Schizophrenia is a widespread and debilitating form of mental disease with symptoms ranging from delusions and an altered sense of self to apathy and social withdrawal.

Scientists at Sweden's Karolinska Institute found that children fathered by men aged 45 or older were three times as likely to develop schizophrenia as offspring of men aged 20-24.

"We already knew there was an increased risk when older women have children," Christina Dahlman, the physician who led the study, said.

"When I looked closer at the men, I noticed that many children with schizophrenia had old fathers."

The findings, released this week, support earlier studies by Israeli and American scientists.

As in many Western countries, couples in Sweden are delaying having their first child. In the past three decades, the average age of a first-time mother has risen by five years to 28,5 years.

Dahlman and colleague Peter Allebeck studied 524 schizophrenics for more than seven years and found that being fathered by an older man doubled the risk of developing the disease.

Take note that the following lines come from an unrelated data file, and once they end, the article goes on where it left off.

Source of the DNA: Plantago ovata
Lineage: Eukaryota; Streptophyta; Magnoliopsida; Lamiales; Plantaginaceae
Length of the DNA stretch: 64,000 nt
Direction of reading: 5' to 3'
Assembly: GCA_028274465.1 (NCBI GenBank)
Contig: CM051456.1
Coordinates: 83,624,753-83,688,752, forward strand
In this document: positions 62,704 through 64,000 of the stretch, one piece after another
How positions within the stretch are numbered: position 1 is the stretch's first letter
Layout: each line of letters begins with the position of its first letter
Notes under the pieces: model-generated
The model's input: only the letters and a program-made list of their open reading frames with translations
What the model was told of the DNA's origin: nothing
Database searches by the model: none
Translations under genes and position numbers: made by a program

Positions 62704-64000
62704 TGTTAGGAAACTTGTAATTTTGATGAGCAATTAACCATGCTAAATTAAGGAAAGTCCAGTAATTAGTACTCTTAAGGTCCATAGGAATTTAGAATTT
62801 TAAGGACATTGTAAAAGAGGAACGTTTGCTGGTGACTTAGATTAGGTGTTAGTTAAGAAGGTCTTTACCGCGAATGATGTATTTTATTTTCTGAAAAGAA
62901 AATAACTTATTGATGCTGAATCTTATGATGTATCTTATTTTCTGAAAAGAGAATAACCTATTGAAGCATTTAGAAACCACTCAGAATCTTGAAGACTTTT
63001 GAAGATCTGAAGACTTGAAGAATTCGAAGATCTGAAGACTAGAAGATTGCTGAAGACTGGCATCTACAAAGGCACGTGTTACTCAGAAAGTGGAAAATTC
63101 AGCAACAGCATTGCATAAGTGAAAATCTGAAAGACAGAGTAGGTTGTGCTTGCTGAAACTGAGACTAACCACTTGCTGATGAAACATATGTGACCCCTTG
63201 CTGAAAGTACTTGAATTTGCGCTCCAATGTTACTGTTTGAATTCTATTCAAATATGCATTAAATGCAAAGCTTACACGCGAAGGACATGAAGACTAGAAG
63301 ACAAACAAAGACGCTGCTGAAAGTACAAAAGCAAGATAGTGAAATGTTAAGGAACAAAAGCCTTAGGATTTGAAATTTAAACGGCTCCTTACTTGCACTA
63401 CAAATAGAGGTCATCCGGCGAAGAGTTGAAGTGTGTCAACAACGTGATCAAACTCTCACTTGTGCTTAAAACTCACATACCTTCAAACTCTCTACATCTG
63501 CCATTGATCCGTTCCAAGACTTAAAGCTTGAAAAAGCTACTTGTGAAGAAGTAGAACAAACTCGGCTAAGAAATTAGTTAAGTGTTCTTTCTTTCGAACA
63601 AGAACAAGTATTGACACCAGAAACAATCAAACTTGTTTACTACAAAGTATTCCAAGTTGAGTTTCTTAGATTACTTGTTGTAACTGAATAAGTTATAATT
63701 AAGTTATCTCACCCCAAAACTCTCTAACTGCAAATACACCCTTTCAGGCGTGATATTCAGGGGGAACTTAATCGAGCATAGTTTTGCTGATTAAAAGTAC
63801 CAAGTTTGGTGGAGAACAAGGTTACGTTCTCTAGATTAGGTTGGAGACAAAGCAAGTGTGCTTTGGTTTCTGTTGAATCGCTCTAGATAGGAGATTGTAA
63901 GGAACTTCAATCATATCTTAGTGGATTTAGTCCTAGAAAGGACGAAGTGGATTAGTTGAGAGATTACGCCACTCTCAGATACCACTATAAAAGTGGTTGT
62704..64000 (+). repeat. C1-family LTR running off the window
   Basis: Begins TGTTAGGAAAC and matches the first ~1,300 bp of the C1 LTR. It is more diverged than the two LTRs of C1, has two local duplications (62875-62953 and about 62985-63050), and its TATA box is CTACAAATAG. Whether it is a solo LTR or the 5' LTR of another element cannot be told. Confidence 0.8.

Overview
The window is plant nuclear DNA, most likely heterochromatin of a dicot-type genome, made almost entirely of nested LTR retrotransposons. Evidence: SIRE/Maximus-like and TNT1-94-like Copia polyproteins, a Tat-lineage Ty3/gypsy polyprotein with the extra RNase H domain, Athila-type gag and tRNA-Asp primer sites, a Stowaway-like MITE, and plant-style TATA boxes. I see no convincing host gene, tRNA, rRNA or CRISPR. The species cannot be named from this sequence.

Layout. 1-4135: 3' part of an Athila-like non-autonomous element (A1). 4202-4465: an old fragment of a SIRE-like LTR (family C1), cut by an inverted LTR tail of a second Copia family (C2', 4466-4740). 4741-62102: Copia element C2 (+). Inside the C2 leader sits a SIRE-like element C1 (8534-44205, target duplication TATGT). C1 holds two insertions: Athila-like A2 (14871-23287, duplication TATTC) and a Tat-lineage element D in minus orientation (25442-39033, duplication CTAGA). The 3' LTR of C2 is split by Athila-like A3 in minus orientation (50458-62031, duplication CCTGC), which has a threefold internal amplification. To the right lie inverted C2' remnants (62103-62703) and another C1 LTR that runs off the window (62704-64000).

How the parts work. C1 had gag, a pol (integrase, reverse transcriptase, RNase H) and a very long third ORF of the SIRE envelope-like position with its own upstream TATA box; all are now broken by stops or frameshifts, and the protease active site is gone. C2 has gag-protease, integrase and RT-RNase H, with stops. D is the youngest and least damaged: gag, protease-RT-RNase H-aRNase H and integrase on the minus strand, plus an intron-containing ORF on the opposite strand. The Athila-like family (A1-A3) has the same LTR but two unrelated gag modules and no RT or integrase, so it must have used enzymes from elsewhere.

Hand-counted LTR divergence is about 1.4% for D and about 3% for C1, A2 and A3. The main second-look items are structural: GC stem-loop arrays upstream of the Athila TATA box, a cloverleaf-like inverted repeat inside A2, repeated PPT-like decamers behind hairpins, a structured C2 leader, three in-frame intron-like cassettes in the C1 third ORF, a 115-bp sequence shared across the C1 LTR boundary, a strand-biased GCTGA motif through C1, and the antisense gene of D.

As most older men tended to have older wives, the cumulative risk was three times greater.

The reasons for the link were unclear, but Dahlman said sperm cell mutations, which increase with a man's age, have been known to cause various other diseases.

Children of older men may also lose their fathers at an early age, possibly increasing the risk of schizophrenia.

Around 24 million people worldwide suffer from schizophrenia, according to the World Health Organisation. Symptoms can be treated but there is no cure.

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Like 35 and Down Syndrome for Women

Old fathers raise risk of brain disorder
By Jacqueline Maley
October 23, 2004
There is a "strong association" between men who become fathers after the age of 50 and of schizophrenia in their children, a study has found.

Swedish research that tracked over 700,000 young people found 15 per cent of schizophrenia cases could be attributed to older fathers. Researchers believe the link may be due to sperm mutations, which accumulate as men get older.